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12 April 2018
State Police announce crackdown on distracted driving
 Major Robert E. Patnaude
 Troop G Commander

April 12, 2018- SP Latham

New York State Police and local law enforcement will participate in a statewide crackdown on distracted driving as part of April’s National Distracted Driving Awareness Month. The enforcement effort, called Operation Hang Up, will include increased patrols and checkpoints targeting drivers using electronic devices while behind the wheel. This year’s enforcement detail will run from April 12 through April 16.
Preliminary data indicates a more than 1,100 percent increase in tickets for texting while driving in New York State from 2011 to 2017, including a 20 percent increase from 2016 to 2017.  While hands-free technology in vehicles has resulted in a steady decline in the number of tickets issued for cell phone use, the increased use of smartphones has caused texting tickets to rise every year since 2011.
Troopers will be using both marked State Police vehicles and Concealed Identity Traffic Enforcement (CITE) vehicles as part of the operation in order to more easily identify motorists who are using handheld devices while driving. CITE vehicles allow the Trooper to better observe distracted driving violations.  These vehicles blend in with every day traffic but are unmistakable as emergency vehicles once the emergency lighting is activated.
State Police Superintendent George P. Beach II said, “Motorists who disregard the law and the dangers of using a smartphone while driving could face stiff penalties. Our Troopers will be highly visible and vigilant in our enforcement efforts, as we seek to eliminate the tragedies caused by distracted driving.”
According to the National Highway Traffic Safety Administration, nationwide in 2016, 3,450 people were killed in crashes caused by distracted driving.  In addition, according to a study conducted by the Institute for Traffic Safety Management and Research, in 2015, 160 persons were killed and more than 33,000 persons were injured in crashes in New York that had “driver inattention/distraction” reported as a contributing factor.  The same report noted that 21 to 22 percent of police-reported fatal and personal injury crashes had “driver inattention/distraction” reported as a contributing factor each year. 
Governor Andrew Cuomo announced the creation of Text Stops in September 2013, expanding upon the state’s efforts to reduce distracted driving by highlighting places for motorists to pull off the highway, park and use their mobile devices. Park-and-ride facilities, rest stops, and parking areas along state highways and the New York State Thruway serve a dual function as Texting Zones.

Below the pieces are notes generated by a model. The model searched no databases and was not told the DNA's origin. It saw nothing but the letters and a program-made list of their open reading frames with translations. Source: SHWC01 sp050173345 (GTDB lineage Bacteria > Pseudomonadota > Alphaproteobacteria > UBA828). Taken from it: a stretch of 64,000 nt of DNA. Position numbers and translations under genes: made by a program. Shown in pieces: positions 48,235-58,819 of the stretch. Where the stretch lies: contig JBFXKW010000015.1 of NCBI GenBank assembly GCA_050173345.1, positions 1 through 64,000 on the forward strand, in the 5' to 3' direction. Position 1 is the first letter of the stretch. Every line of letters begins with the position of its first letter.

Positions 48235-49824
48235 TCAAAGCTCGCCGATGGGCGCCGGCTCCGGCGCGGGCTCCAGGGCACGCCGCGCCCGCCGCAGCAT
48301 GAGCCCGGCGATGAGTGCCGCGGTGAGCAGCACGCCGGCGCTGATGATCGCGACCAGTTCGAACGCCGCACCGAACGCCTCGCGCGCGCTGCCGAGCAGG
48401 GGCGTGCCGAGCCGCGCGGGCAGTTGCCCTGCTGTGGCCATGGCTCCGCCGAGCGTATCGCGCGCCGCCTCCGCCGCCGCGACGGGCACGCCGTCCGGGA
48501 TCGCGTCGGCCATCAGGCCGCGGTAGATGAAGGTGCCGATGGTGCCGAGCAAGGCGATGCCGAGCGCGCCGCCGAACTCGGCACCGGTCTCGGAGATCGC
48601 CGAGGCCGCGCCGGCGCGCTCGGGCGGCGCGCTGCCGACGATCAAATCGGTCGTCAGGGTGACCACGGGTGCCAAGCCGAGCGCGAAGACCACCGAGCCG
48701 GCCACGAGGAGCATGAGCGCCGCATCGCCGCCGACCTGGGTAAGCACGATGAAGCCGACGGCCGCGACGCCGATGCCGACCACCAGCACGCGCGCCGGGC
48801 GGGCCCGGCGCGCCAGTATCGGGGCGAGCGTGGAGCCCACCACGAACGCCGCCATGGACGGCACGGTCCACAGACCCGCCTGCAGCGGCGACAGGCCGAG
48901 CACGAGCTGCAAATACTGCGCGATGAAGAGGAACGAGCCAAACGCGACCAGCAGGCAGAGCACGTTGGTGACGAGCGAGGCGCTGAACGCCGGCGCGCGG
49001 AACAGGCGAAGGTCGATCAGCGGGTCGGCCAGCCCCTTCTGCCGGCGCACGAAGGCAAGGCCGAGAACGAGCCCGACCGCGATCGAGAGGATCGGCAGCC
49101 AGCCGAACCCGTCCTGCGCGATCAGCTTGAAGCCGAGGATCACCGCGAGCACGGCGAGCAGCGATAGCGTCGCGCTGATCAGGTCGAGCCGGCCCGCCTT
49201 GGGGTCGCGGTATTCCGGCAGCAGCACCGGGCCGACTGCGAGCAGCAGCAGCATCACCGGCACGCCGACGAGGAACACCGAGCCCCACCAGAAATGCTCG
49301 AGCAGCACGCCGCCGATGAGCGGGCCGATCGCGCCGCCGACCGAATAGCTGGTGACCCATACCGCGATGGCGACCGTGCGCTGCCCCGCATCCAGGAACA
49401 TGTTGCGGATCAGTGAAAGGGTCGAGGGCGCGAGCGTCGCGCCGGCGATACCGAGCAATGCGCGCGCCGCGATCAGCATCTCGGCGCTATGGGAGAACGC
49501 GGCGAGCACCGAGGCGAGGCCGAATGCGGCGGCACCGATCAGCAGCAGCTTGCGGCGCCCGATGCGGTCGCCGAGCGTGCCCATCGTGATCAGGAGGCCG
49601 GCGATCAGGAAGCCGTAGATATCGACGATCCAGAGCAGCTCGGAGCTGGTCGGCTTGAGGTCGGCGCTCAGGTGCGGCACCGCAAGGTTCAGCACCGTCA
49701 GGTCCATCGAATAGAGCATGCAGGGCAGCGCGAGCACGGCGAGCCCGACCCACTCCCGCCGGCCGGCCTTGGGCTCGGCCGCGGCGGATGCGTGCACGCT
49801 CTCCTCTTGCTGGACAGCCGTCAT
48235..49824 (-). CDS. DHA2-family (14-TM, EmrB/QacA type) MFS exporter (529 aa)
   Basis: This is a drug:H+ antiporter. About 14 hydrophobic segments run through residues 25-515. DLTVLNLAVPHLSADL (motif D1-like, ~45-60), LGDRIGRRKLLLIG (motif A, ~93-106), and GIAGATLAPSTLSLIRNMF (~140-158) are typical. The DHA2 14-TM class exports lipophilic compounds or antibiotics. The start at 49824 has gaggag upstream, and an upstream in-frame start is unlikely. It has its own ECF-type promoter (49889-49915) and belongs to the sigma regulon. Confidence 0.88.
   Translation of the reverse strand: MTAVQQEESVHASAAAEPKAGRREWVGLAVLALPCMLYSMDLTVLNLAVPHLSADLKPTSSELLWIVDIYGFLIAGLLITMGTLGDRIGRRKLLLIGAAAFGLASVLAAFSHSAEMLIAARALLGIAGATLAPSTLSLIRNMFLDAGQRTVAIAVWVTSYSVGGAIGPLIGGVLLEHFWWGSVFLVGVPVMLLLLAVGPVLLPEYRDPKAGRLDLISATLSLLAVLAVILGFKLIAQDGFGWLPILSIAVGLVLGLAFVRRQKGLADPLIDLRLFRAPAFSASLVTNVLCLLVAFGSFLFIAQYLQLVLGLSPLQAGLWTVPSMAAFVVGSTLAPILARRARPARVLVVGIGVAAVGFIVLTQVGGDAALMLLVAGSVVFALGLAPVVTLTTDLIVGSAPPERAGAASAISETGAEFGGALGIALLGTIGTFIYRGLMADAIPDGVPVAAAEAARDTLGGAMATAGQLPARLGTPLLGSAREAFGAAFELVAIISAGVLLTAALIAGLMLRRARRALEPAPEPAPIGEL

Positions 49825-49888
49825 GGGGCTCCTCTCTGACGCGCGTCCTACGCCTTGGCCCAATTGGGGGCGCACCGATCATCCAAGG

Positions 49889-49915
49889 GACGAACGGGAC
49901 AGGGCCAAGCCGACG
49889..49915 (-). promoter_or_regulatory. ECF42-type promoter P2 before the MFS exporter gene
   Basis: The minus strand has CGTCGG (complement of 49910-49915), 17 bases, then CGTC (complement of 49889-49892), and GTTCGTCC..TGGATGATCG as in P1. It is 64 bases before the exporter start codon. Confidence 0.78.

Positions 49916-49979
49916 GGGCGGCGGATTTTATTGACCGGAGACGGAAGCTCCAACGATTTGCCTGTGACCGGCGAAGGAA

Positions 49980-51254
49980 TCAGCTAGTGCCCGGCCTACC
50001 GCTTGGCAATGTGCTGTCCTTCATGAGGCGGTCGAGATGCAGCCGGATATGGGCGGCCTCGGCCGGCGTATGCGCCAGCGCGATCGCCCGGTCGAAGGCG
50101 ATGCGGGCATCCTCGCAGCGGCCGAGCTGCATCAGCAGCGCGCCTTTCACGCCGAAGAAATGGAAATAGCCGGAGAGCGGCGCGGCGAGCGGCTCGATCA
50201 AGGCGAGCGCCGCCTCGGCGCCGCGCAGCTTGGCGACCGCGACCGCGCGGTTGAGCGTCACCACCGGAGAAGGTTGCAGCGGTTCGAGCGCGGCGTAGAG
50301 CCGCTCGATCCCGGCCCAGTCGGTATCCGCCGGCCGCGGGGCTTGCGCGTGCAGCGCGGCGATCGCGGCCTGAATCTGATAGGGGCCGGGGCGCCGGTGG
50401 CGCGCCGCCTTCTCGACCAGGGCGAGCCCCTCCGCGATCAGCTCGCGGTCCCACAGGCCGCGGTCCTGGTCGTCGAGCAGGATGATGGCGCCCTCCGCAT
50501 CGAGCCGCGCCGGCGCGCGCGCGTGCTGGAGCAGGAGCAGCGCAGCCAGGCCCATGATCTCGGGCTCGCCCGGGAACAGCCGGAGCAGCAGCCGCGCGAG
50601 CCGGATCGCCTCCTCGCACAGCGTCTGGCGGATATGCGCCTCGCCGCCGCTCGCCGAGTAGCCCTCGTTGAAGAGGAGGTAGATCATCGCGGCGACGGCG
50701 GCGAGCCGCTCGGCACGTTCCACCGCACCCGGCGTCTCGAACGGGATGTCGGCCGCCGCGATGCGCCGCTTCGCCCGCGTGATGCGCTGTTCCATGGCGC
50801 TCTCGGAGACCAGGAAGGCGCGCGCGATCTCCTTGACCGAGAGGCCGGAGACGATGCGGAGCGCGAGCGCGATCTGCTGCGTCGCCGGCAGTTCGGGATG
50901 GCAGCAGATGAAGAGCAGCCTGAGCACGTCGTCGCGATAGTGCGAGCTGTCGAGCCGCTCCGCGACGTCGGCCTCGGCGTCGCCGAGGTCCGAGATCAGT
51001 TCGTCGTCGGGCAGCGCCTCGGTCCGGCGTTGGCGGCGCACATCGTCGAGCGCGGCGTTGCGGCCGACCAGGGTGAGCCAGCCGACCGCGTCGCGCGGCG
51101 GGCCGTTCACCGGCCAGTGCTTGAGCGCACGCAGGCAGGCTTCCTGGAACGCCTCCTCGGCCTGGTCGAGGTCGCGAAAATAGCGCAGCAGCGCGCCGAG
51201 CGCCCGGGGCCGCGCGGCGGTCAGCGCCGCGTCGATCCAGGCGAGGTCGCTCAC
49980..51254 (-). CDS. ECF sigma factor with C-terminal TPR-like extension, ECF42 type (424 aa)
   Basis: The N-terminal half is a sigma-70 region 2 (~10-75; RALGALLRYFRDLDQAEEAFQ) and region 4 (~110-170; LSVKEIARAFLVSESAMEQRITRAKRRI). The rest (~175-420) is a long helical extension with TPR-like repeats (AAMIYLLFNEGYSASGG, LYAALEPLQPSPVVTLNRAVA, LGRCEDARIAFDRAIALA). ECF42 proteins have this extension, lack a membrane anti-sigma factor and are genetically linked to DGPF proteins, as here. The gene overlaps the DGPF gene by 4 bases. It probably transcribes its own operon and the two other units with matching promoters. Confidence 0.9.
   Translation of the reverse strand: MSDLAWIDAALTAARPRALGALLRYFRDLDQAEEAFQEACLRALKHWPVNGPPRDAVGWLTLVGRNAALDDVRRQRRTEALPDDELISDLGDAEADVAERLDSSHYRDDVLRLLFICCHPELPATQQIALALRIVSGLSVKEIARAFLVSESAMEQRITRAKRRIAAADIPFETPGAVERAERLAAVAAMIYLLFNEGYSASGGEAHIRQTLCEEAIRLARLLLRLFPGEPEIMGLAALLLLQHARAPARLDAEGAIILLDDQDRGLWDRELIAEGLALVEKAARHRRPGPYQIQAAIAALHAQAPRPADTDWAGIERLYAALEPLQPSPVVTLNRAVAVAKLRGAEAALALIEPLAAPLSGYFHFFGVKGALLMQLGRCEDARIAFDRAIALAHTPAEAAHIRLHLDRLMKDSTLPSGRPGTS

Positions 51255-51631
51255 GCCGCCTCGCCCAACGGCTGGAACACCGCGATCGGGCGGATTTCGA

The newest Text Stop, located on the northbound Adirondack Northway (Interstate 87) between Exits 27 and 28 in the town of Schroon, Essex County, opened in October 2017.
The goal of the Operation Hang Up campaign is to enforce the law and raise awareness and deter distracted driving.
During the April 2017 Operation Hang Up campaign, State Police issued more than 16,000 tickets, including 2,116 tickets for distracted driving. The tickets written were a combination of talking on a cell phone without a hands free device, texting, or using an electronic device while driving.
NYS Distracted Driving Tickets Issued:
2017* 104,445 110,591 215,036    
2016 113,370 92,363 205,733    
2015 132,245 84,794 217,039    
2014 165,087 76,208 241,295    
2013 208,508 55,718 264,226    
2012 217,329 30,370 247,699    
2011 248,801 9,043 257,844    
Counts as of 3/27/2018        
*PLEASE NOTE - Counts for 2017 may be incomplete due to lag time associated with processing tickets recorded and delivered to DMV on paper (as opposed to those recorded and transmitted electronically).
Final counts for 2017 will be available in May 2018.
Current New York State law includes the following penalties for distracted drivers:
  • For a first offense, the minimum fine is $50 and the maximum is $200
  • A second offense in 18 months increases the maximum fine to $250
  • A third offense in 18 months results in a maximum fine of $450
  • Probationary and junior drivers face a 120-day suspension of their license for a first offense, and one-year revocation of their permit or license if a second offense is committed within six month
The campaign is funded by the Governor’s Traffic Safety Committee. For more information, visit www.safeny.ny.gov. For more information on New York State's cell-phone and texting laws, go to www.dmv.ny.gov/cellphone.htm. For more information on distracted driving, visit www.distraction.gov.

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